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The Bible, which is the most widely known of books, encourages and baffles study at the same time. Even a non-believer, rightly feels that it isn't wise to be totally ignorant of the most famous and ancient of  books. And yet even the most sincere of  believers soon gives up any serious effort to master the content of the sacred writings. The reason is not hard to see. It is because no particular portion of Scripture can be understood out of  its context. The Bible story and message is like a picture within a picture: each book, chapter, and verse and even word forms a necessary part and has its own appointed place. Therefore, it is impossible to just gain a general knowledge of the Bible.

First.  The Bible is one book. Seven great marks proves this unity. (1) From Genesis the Bible bears witness to one God. Whenever He speaks or acts, He is consistent with Himself and with the total revelation of Himself. (2) The Bible forms a continuous story—the story of humanity in relationship with God. (3) The Bible dares the most unlikely predictions concerning the future, and when the centuries have brought the appointed time around, records their fulfillment. (4) The Bible is a progressive unfolding of truth. Nothing is told all at once, and once for all. The rule is, “first the blade, then the ear, after that the full corn”. Without the possibility of conclusion, and often with centuries in between, one writer takes up where another left off, adds to it, and in time the Holy spirit moves on another, and then another adds new details until the whole is complete. (5) From beginning to end, the Bible testifies to one redemption. (6) From beginning to end the Bible has one great theme---the person and work of Christ. (7) And finally, these writers, about forty-four in number, writing through twenty centuries, have produced a perfect harmony of doctrine in a progressive unfolding. This is to every candid mind, the unanswerable proof of the Divine inspiration of the Bible.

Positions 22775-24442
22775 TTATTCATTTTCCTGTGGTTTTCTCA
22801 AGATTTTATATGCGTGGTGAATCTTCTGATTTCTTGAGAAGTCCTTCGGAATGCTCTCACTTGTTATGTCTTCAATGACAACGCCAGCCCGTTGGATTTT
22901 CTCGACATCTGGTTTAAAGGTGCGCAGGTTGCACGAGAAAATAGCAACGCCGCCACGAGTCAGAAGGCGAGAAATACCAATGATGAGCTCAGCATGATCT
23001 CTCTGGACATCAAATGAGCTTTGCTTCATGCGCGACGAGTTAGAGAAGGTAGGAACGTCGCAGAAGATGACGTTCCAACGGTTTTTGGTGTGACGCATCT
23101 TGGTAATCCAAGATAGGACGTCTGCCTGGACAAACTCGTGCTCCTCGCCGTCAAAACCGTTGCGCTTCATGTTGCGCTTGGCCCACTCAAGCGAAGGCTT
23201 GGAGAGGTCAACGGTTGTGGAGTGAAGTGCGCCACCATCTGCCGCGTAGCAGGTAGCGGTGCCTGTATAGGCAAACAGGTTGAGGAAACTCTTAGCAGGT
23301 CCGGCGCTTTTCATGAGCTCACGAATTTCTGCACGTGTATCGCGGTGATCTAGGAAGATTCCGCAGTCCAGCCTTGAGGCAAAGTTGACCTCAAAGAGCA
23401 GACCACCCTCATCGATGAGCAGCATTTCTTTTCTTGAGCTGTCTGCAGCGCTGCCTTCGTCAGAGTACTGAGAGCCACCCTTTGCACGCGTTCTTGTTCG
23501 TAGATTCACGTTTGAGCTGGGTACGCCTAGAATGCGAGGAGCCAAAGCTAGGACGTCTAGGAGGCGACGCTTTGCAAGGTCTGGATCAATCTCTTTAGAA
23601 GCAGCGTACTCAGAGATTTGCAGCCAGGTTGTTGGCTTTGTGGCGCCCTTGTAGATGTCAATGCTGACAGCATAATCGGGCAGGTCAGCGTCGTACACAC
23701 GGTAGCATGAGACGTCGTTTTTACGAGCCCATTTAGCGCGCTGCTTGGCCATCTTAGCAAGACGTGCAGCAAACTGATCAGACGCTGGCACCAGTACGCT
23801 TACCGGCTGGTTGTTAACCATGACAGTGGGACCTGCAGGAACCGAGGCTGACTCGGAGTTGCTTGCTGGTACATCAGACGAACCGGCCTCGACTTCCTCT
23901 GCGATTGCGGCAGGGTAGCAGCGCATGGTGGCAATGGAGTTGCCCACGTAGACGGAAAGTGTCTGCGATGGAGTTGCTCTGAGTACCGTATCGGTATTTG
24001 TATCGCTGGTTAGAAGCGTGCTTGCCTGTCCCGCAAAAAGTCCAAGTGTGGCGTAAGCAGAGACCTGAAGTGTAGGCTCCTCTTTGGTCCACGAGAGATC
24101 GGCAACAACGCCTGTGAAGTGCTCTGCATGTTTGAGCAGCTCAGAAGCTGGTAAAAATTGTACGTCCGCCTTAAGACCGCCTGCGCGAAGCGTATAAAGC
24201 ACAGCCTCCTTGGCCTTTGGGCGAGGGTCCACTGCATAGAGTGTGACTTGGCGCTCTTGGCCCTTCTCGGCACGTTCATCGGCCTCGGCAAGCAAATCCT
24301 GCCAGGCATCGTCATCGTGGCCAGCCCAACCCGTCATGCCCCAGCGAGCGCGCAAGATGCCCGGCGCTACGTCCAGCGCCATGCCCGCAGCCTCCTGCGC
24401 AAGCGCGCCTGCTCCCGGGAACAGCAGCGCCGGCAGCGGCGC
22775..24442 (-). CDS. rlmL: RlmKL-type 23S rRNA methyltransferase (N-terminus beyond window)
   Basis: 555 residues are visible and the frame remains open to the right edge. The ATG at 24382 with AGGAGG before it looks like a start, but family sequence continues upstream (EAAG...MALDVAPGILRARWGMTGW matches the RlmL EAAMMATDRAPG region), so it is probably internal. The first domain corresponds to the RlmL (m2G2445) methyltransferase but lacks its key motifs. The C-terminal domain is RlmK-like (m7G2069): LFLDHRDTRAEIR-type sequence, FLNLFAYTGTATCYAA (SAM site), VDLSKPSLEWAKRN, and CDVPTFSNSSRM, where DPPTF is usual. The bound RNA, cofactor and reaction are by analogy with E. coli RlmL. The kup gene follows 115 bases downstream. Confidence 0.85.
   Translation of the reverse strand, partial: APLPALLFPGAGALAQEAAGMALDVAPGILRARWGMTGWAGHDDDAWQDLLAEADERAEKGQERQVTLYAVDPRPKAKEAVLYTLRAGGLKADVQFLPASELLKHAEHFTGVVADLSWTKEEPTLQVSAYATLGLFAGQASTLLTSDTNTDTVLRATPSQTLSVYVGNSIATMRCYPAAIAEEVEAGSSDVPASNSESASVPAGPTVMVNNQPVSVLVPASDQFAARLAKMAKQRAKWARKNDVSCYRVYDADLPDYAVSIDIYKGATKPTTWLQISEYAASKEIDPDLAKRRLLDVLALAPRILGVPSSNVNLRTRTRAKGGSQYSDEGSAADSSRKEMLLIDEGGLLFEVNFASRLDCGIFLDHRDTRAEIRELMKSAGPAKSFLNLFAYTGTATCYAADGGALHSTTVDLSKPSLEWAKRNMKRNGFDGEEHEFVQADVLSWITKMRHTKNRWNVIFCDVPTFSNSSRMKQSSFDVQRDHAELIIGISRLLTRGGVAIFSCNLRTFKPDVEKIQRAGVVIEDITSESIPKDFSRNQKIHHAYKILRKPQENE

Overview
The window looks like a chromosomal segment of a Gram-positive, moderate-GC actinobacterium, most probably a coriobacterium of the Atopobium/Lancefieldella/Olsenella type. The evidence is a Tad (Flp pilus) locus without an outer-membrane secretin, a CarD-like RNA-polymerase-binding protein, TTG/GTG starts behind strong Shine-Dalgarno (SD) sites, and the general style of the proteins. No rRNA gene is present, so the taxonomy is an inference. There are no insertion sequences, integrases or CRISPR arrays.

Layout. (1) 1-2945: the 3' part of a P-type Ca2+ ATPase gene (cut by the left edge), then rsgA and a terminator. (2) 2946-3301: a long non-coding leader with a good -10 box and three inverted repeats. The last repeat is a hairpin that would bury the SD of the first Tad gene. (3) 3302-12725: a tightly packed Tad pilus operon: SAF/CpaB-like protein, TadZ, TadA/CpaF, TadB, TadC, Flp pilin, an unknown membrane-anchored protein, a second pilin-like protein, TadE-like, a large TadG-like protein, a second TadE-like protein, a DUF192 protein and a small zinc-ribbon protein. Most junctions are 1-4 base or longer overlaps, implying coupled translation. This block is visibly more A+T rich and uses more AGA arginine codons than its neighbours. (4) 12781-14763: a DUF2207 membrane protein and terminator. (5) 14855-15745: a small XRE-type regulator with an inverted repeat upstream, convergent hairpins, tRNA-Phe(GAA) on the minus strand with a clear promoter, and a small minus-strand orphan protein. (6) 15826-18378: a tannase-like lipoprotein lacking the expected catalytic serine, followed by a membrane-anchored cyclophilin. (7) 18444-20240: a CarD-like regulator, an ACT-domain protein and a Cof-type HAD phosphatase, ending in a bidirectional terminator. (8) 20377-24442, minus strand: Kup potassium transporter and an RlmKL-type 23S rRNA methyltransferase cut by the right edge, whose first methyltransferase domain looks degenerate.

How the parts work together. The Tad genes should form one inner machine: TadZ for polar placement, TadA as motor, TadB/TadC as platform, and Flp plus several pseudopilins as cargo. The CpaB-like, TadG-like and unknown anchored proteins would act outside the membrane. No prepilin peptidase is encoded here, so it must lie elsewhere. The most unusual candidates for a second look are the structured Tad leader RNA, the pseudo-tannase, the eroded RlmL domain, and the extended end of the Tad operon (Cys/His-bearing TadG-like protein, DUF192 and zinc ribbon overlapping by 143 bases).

Second.  The Bible is a book of books. Sixty-six books make up the one Book. Considering the unity of the one book, the separate books may be regarded as chapters. But that is one side of the truth, for each of the sixty-six books is complete in itself, and has its own theme and analysis. In most modern editions of the Bible, these are fully shown in the introductions and divisions. It is important that the books be studied in the light of their distinctive themes. Genesis, for instance, is the book of beginnings which is the seed-plot of the whole Bible. Matthew is the book of Christ the King.

Third. The books of the Bible fall into groups. Broadly speaking, there are five great divisions in the Scriptures, and these may be helpfully remembered by five key-words, with Christ being the one theme (Luke 24:25-27):


MANIFESTATION - The Gospels   


EXPLANATION - The Epistles 

CONSUMMATION - The Apocalypse

In other words, the Old Testament is the preparation for Christ: in the Gospels He is manifested to the world: in the Acts He is preached and His Gospel is explained: and in the Revelation all the purposes of God in and through Christ are consummated. And these groups of books in turn fall into groups. This is especially true of the Old Testament, which is in four well defined groups. Over these may be written as memory aids:




I, II Samuel
I, II Kings
I, II Chronicles


Song of Solomon



Care should be taken not to overlook, in these general groupings, the distinctive messages of the several books composing each group. For example: while redemption is the general theme of the Pentateuch (the first five books of the Bible ascribed to Moses), telling as it does the story of redemption of Israel out of bondage and into “a good land and large,” each of the five books has its own distinctive part in the whole. Genesis is the book of beginnings, and explains the origin of Israel.

Exodus tells of the deliverance of Israel; Leviticus of the worship of Israel as a delivered people; Numbers the wanderings and failures of the delivered people, and Deuteronomy warns and instructs that people in view of their approaching entrance upon their inheritance.